Yesterday marked a decade of tradition- for the past 10 years we have been traveling to the mountains to get apples, cider, and pick out our Halloween pumpkin. It’s amazing that the years have flown by so quickly, and it’s a joy to think back to all the different experiences and memories we have had with our little family.
Our first year, the girls had just turned 1. We packed up our stuff early, hit the grocery for some travel sandwiches, and followed our friends up the windy country roads into the mountains, getting lost along the way and arriving to a very empty pumpkin patch.
Back then, our country patch was like a hidden gem.
The girls, being newbie walkers, glided curiously around the large pumpkins, smiles wide. They didn’t even have shoes yet. By the end of the afternoon, their socks were stained red from trampling dirt and wood chips. I snapped a few pictures (on a disposable camera! HA!) and relished in the experience of watching them.
I never thought I’d continue this for so long, with a decade of memories trailing behind me.
There were years full of dark clouds and rain, and we ran to the car from the patch, getting wet and muddy as we threw our pumpkins in the trunk. There were times when it was windy, and we pulled our hoods over our heads; my husband pushing the girls in an over-sized wheelbarrow. Contrast to that, there were times when it was hot and the sweat poured down my forehead as I tried to get one more family picture.
Sometimes we picked sacks of apples, and other times we rode hay rides. Sometimes we only had enough money to buy pumpkins and come home. Always though, we were together, and we made another imprint on our year.
This was marking the beginning of the holidays, of our traditions. It’s a gift.
When my son was only a few months old, we happily drove once again to the patch. That first year he screamed like a banshee in his car seat, and I tried to breastfeed him by leaning from my seat into his. My back felt like it was going to break in half, but I was desperate to calm him down before we arrived. Once there, I was so excited to show him the orange pumpkins, bigger than he, and I proudly plopped him on top of one and took pictures (on a digital camera! HA!).
And there was even the year that my husband got the flu, and had to unfortunately stay home. And even though it felt strange, I still pulled the kids together. With Grandma for support, we fled once again to the patch.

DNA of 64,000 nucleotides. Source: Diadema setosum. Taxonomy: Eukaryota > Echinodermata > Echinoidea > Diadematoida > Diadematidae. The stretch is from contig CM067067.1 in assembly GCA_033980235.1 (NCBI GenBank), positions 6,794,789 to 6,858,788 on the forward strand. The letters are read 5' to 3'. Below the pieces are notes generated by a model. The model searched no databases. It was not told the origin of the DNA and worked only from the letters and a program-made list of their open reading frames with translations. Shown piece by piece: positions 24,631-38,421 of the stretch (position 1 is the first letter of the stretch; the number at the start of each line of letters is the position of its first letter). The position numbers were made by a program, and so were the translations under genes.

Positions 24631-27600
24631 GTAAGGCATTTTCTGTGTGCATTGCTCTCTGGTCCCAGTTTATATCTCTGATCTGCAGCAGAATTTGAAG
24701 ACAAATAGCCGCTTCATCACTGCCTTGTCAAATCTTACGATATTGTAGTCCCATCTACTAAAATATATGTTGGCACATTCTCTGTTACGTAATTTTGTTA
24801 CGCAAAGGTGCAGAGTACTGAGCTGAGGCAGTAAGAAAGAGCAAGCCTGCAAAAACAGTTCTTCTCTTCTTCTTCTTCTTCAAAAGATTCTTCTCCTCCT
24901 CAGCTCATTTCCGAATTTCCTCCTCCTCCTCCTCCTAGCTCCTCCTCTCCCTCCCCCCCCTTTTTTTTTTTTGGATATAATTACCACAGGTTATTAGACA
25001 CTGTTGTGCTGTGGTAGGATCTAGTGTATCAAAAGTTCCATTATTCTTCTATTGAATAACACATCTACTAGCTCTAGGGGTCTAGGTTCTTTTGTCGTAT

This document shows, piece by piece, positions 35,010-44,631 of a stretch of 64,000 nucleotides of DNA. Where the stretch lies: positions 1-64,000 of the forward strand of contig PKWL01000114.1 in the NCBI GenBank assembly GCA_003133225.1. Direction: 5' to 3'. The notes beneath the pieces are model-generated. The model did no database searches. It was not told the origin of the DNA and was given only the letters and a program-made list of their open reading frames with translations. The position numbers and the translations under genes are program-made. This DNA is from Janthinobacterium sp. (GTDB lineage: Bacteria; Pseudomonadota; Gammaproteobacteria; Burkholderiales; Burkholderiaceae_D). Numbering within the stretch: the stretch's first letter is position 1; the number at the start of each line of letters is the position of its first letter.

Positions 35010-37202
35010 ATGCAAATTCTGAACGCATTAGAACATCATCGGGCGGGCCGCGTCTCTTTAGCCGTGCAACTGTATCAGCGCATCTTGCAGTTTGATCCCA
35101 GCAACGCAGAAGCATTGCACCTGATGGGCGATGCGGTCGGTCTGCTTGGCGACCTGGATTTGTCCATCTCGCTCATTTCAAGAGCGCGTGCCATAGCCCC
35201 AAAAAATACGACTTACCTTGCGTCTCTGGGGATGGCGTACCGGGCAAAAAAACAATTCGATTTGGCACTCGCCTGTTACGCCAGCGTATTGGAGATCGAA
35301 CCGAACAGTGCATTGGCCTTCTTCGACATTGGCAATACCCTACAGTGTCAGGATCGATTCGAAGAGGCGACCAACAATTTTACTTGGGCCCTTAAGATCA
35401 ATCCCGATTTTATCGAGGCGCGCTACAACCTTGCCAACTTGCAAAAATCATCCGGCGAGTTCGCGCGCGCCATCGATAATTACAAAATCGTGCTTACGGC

In the patch, there is comfort in repetition. It’s why we do what we do every year- hanging up decorations and dressing up and cooking the same food. We are creatures of habit.
We NEED peaceful traditions.
And while our food choices has shifted over the years, we always have had the patch. It’s been a grounding activity every year. No matter what is happening, or where we are emotionally or physically, we make time for the patch.
And there we find joy and happiness, and sometimes solace.
I was telling my mother yesterday that I will continue making time for the patch, because after all, we don’t know how many trips we have as a family. Kids grow up, they move away, and one day we will die. And so, I cherish every trip, every moment, and every single picture.
I’ve literally watched my children grow up, so very very fast, smiling behind the pumpkins….I wish they would stop growing….please stop growing. Just be my little baby forever and never move away. Right?
Experiencing this again yesterday was the cherry on top of a decade.
There was a light drizzle, but of course that didn’t stop us from going. In many cultures, rain is a blessing- it’s a chance for renewal and rebirth.
And my friend that introduced me to this tradition?
I was so thankful to celebrate the 10 years with her yesterday, as our families joined together for a beautiful rainy morning. We hadn’t been to the mountains together since that first time all those years ago. We took pictures (with our phones! HA!), we talked, and we watched our children have fun, exploring the patch and making memories.
And while we weren’t able to actually pick apples this year, we still loaded up on cider, peanut brittle, and a whole peck of golden delicious. My son jumped in mud puddles, and my jeans got soaked, and my daughters had way too much sugar.
It was beautiful.
And so I give many thanks for 10 wonderful years, and cheers to many more. Thank you, thank you, thank you.